Nick Ferguson Capsule

Capsule is a 0.7 scale model of an aircraft landing gear compartment accompanied by a set of photographic prints. Suspended from the ceiling and occupying a central part of the gallery, the model is proposed as an auditorium/immersive space which evokes the original, that of a Boeing 777 aircraft. The prints show samples of material gathered forensically from a wheel bay of Ethiad Airways Boeing 777-200LR A6-LRC upon retirement in March 2019. Captured under an electron microscope, the sample includes sand, spores, seeds, bacteria and fragments of reflective runway paint which have become trapped and transported from one part of the world to another. More information on this work is available here

Magz Hall. Skyport

Mixed media, 2019

Skyport takes its name from the pirate radio station Skyport Radio which broadcast from a garden shed under the Heathrow flight path between 1971 and 1979. The commission extends the artist’s enquiry into the contested nature of radio frequencies and their governance. In the skies above London private transmissions from air traffic control compete for wavelength with a range of public transmissions, both pirate and licensed, and indeed, the AM spectrum is dominated by the airport’s transmissions. While these transmissions are available for all to hear, in the UK it is both illegal to listen to them and to relay what has been heard to a third party. In defiance of these regulations, aviation enthusiasts eavesdrop on air traffic control and there is a burgeoning market for the scanning technologies that make this possible. On display for Skyport is a set of scanners and a plasma screen showing in wave form current air traffic radio activity. A blog for the project research can be found HERE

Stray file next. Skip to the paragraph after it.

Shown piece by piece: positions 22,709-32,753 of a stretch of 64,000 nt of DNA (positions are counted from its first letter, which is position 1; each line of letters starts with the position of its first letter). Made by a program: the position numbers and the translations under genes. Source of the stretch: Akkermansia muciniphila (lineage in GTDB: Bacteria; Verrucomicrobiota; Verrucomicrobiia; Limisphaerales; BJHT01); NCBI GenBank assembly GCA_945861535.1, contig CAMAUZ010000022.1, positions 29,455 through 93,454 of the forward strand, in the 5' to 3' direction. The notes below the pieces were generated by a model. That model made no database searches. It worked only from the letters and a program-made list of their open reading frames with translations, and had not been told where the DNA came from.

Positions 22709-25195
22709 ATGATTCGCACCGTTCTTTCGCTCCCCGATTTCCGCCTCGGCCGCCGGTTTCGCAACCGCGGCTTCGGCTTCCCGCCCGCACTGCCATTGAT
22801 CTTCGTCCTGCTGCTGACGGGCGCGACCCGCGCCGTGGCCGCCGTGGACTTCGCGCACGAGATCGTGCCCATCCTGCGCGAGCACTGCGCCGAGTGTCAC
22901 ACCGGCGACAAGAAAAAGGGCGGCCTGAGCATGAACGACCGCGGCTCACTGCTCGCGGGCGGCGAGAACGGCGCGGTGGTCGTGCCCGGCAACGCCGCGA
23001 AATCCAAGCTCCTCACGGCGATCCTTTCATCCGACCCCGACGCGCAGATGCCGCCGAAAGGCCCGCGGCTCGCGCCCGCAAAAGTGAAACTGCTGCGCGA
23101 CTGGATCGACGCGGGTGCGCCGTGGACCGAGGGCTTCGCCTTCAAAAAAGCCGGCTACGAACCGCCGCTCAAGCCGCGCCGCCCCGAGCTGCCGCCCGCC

Matthew Flintham Heathrow (Volumetric Airspace Structures)

Mixed media, 2019

Heathrow (Volumetric Airspace Structures) is a planning table showing a map of the Greater London area and focused on the land surrounding Heathrow. The shape of the table is defined by the limits of the London airspace control zone which consists of two intersecting irregular rectangles combining rounded edges and hard corners. The map shows the major traffic routes across central and west London, as well as the polygonal restricted and controlled airspace zone over Heathrow. The map also extends vertically, projecting the airspace zones into three dimensions, revealing the invisible volumetric structures that define the London skies. In this way the structure becomes an extension of the map following its stylist design and iconography.